The FBI probe into Brett Kavanaugh will end tomorrow with an expected vote on the Senate floor by the end of this week.
According to The Wall Street Journal, sources confirmed "that the FBI investigation into the allegations of sexual misconduct against Judge Kavanaugh could wrap up very soon, well ahead of the end-of week deadline." The probe could be done possibly late Tuesday or early Wednesday.
"Agents had interviewed at least four key people as of Tuesday in its background investigation of Judge Kavanaugh," reports WSJ. "The White House had given the bureau until Friday to wrap up the probe."
The debate among the senators now is whether or not the FBI's findings should be made public, and that outcome is still up in the air. Senate Majority Leader Mitch McConnell said Tuesday that only senators will be allowed to see the report.
"We will get an FBI report soon. It will be made available to each senator and only senators will be allowed to look at it. That’s the way these reports are always handled. These background checks from the FBI to the Judiciary Committee. And we will be voting this week," McConnell said.
Senate Minority Leader Chuck Schumer challenged that assertion by saying it should be made public, mostly because the FBI hotline has been flooded with crazy allegations with no credibility whatsoever.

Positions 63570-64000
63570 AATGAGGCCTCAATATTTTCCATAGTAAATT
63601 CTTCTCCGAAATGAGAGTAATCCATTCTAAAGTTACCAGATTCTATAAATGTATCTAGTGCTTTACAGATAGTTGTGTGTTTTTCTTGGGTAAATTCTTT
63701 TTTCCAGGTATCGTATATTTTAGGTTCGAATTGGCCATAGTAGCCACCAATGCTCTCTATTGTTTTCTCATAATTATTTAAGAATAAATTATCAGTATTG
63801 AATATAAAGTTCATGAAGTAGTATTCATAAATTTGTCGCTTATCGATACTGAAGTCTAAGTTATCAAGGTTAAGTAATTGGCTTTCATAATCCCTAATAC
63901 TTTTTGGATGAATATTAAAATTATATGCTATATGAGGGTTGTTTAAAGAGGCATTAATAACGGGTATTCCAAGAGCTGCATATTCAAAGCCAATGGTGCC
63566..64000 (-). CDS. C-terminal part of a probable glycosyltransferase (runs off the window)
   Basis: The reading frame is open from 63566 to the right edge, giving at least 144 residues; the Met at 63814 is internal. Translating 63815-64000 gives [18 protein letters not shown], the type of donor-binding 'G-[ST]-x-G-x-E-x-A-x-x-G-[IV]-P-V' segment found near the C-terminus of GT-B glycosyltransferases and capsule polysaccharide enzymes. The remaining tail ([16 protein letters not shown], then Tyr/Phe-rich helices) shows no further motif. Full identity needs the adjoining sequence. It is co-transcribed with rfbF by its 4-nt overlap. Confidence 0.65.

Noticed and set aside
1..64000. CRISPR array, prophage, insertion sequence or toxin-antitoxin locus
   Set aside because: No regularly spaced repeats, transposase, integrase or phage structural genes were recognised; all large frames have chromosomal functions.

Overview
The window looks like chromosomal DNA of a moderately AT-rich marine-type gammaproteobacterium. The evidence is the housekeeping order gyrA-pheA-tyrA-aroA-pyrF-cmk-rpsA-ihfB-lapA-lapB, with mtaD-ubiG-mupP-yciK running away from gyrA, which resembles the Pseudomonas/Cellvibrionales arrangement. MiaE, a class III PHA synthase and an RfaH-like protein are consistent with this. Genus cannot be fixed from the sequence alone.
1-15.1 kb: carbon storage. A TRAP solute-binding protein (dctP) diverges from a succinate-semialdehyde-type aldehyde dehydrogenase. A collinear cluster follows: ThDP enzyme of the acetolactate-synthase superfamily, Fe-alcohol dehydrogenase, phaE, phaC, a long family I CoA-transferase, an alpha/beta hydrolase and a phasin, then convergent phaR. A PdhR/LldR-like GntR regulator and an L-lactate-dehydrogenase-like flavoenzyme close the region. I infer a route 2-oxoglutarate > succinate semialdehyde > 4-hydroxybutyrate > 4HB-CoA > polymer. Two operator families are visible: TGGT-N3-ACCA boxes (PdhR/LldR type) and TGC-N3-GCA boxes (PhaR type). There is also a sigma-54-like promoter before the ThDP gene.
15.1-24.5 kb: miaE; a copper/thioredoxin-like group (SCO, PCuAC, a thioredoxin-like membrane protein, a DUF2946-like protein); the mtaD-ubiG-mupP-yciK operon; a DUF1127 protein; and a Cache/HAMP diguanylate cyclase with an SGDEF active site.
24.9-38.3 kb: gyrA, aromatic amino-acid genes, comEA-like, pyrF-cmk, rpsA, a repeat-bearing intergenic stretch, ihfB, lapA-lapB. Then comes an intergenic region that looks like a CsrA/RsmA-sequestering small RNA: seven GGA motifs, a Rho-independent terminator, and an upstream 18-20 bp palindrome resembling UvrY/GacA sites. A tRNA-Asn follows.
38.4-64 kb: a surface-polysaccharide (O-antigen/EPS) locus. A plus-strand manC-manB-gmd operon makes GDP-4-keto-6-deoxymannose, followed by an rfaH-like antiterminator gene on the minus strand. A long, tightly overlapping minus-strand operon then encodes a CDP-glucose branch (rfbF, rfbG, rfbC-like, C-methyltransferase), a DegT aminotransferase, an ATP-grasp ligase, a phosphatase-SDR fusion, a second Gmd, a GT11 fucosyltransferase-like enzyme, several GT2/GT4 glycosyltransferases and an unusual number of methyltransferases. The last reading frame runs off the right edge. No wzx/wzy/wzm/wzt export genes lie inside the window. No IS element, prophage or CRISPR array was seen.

"We are getting report after report of people who call the FBI Hotline, the tips line, and are never called back," Schumer said. "People who claim — we don’t know the veracity of these claims — but people who claim to have new and compromising information."
Other Republicans, like Sen. John Cornyn, think the FBI probe should be made partially public. "There does need to be some sort of public statement, if not the reports themselves," he said. "Since the accusations have been made public, it seems to me that people are not going to be satisfied until some public statement about what the FBI supplemental background investigation showed is made."
Senate Judiciary Chairman Chuck Grassley (R-IA) said such an action would not be standard protocol. Sen. Dianne Feinstein (D-CA) said the release should "be limited."
Recent polls indicate that if the FBI probe finds nothing, a majority of Americans want to see Kavanaugh confirmed.